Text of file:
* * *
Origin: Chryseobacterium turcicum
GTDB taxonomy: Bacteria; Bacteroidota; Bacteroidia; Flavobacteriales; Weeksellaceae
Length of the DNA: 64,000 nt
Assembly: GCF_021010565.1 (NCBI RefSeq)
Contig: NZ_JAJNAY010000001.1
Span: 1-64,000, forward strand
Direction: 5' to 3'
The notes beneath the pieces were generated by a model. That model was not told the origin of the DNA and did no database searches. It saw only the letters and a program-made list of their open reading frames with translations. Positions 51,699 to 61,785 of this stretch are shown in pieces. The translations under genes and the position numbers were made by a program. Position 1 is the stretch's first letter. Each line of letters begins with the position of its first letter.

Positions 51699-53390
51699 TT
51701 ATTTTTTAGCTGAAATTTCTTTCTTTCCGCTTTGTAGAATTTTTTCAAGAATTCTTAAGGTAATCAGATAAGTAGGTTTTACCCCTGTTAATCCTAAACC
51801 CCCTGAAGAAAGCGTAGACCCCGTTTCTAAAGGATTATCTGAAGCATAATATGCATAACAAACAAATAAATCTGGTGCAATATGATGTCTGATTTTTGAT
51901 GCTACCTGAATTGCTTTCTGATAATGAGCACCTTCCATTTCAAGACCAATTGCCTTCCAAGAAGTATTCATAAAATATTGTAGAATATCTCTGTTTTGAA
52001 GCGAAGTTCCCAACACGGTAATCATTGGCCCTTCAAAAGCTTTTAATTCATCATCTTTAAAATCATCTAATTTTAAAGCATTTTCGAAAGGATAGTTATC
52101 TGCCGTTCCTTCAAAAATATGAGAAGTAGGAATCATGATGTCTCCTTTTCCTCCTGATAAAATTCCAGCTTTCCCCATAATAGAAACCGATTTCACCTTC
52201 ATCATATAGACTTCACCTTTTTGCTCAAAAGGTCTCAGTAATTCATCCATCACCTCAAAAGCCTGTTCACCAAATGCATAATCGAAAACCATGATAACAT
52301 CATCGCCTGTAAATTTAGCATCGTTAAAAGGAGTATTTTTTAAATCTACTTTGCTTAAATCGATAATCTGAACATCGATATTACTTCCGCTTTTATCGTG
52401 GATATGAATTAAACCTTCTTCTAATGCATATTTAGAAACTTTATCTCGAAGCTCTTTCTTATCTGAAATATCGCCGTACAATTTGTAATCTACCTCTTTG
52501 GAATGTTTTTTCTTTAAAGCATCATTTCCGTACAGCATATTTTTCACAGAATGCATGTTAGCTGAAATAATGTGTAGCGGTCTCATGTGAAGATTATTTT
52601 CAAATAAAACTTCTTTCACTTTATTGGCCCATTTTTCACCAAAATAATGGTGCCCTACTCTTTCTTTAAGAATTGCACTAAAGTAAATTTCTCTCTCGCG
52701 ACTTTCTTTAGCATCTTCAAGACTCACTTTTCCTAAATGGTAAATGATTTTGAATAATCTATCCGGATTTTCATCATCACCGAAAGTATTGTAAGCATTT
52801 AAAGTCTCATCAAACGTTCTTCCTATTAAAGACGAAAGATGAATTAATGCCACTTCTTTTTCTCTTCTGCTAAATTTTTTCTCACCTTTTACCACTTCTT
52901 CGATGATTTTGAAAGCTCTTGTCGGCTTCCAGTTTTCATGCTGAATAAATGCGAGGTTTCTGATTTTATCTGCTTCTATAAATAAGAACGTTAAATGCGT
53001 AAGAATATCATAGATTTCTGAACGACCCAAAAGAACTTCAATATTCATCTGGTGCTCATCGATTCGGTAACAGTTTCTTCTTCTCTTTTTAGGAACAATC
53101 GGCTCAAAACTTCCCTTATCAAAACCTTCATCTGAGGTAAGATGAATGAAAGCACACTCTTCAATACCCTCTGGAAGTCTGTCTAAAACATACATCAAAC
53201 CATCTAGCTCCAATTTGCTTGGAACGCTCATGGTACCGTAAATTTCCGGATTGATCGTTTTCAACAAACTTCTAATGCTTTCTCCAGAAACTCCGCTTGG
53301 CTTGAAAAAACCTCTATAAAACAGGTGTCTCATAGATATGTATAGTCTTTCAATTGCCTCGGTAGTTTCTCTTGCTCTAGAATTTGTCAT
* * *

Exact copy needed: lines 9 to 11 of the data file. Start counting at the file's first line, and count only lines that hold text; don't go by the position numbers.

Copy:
Positions 51699-53390
51699 TT
51701 ATTTTTTAGCTGAAATTTCTTTCTTTCCGCTTTGTAGAATTTTTTCAAGAATTCTTAAGGTAATCAGATAAGTAGGTTTTACCCCTGTTAATCCTAAACC